Postman is a great tool when trying to dissect RESTful APIs made by others or test ones you have made yourself. It offers a sleek user interface with which to make HTML requests, without the hassle of writing a bunch of code just to test an API's functionality.
Let’s say I wanted to make a GET request against a fan-made API for the video game Hearthstone to search for cards with “archer” in their name. If I wanted to test a GET request against this route without using Postman—instead actually writing out code in something like Flask—I would have to write out a whole new route and function to perform the request, then I would have to specify with more code what I want the response to look like, and finally I would have to print out the response to the console or provide some other way of actually viewing the response. Granted, I would probably need to write all this out anyway to make a functioning app using this API, but doing all this to simply test an API's functionality is unnecessarily tedious and time consuming when something like Postman exists.
With Postman, such a test is much more streamlined. All I have to do is plug the route into the address bar, select the GET response method on the dropdown box to its left, punch in my API key in the “Headers” section, specify that I want the response in “pretty” JSON format, and hit send. Then, I get the response data in easy-to-read JSON with a status code of 200, confirming the GET request was successful. It’s that simple!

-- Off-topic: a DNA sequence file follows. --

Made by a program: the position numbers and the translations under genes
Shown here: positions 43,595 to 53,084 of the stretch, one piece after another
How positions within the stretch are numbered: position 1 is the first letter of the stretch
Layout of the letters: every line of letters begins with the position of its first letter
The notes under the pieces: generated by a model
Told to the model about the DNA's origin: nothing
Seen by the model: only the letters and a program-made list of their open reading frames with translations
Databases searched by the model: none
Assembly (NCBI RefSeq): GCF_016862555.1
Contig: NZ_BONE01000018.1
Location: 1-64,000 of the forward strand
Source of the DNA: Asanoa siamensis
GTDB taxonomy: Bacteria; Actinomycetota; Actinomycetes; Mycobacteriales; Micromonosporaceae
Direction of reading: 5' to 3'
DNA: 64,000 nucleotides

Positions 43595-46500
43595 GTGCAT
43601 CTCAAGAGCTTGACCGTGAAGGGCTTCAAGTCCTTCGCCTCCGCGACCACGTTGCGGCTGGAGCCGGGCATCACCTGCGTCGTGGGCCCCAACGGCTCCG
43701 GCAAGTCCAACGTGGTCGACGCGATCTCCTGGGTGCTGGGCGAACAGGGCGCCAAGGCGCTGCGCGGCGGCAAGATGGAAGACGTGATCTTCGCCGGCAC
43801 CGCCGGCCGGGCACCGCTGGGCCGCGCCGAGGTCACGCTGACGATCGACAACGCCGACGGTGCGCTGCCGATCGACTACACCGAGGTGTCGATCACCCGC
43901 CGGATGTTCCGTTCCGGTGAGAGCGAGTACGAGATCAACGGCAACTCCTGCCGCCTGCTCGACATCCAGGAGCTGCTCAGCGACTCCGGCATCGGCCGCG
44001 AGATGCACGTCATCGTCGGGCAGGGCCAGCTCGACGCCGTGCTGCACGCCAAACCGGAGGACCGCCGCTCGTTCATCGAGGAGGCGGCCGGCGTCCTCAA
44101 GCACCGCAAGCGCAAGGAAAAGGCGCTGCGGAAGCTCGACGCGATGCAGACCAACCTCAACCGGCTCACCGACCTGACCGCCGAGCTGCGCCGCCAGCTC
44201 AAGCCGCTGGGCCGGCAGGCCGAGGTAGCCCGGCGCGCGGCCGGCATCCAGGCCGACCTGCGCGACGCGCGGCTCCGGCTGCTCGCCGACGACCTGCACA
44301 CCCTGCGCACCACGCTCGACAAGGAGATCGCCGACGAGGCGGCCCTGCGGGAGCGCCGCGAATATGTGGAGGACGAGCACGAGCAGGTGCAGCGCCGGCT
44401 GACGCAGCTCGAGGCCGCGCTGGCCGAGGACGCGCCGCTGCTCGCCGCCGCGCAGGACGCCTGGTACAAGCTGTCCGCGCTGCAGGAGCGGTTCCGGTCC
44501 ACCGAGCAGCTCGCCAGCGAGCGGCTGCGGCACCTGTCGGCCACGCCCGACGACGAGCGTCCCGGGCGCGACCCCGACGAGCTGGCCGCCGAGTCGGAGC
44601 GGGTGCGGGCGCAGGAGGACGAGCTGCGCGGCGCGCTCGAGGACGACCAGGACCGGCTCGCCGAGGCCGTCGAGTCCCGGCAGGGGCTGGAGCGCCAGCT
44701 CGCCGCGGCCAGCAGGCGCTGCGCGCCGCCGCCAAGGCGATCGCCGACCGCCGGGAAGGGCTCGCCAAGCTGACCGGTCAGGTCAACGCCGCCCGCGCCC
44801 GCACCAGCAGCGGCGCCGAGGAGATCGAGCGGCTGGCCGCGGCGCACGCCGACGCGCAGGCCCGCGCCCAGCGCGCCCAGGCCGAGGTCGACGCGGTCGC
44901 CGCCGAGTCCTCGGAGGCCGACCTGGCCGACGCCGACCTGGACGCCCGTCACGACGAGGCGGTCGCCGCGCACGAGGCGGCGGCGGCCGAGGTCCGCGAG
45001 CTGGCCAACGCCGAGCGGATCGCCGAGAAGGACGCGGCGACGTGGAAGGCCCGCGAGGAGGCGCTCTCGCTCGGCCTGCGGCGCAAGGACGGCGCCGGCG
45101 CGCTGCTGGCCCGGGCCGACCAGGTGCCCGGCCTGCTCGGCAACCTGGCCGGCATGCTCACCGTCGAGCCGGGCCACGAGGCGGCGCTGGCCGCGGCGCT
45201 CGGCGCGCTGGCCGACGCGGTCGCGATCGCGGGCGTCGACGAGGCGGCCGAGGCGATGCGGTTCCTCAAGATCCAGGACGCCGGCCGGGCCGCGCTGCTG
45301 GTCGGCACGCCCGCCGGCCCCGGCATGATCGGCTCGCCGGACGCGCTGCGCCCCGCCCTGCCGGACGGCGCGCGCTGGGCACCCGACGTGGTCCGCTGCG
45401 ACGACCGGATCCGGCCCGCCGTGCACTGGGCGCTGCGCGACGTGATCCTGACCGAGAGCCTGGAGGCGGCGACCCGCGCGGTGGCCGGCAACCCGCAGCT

What about making POST requests?
In the above example, I made a POST request to jsonplaceholder.typicode.com, a “fake online REST API for testing and prototyping.” Just like when making a GET request with Postman, I added the route in the address bar, but instead of choosing GET in the dropdown box, I instead chose POST. In the request body, set to “raw”, I inserted a dummy blog post in JSON format. Because this website is made for simple testing purposes, it didn’t require an API key or any other header, but if it did I would have put the key/value pairs in the “Headers” section just like I did with the earlier GET request example.
And voila! You can see below the request body the response body, which in this case gives me the id of the blog post I POSTed and a 201 status code confirming I made a successful POST request. It worked!
Postman can run PUT, PATCH, DELETE, and various other request methods as well, and also has utilities to help with developing APIs. Free and paid versions are available for Mac, Windows, Linux, and also as a Chrome app.
This post was written by Kevin Farmer, a Developer in Residence for one of DigitalCrafts' full-stack web development bootcamps. If you're ready to learn more about web development, download our course packet now.